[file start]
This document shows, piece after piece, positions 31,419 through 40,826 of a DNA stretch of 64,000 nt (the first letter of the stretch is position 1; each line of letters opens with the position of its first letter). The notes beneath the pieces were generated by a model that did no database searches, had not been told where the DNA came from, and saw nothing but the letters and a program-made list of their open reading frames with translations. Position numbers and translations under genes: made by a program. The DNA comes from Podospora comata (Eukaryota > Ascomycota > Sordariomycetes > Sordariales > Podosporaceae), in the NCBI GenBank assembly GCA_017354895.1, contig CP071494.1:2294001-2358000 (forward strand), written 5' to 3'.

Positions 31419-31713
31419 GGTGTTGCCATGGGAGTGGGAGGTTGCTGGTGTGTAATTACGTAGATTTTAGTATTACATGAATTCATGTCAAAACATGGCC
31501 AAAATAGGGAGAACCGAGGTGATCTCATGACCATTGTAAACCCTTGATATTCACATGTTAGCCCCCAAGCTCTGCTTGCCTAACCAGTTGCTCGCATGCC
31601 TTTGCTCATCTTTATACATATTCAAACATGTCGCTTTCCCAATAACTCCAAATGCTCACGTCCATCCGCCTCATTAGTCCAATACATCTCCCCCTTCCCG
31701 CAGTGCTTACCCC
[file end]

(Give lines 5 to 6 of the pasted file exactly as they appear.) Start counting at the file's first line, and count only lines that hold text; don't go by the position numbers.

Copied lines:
31601 TTTGCTCATCTTTATACATATTCAAACATGTCGCTTTCCCAATAACTCCAAATGCTCACGTCCATCCGCCTCATTAGTCCAATACATCTCCCCCTTCCCG
31701 CAGTGCTTACCCC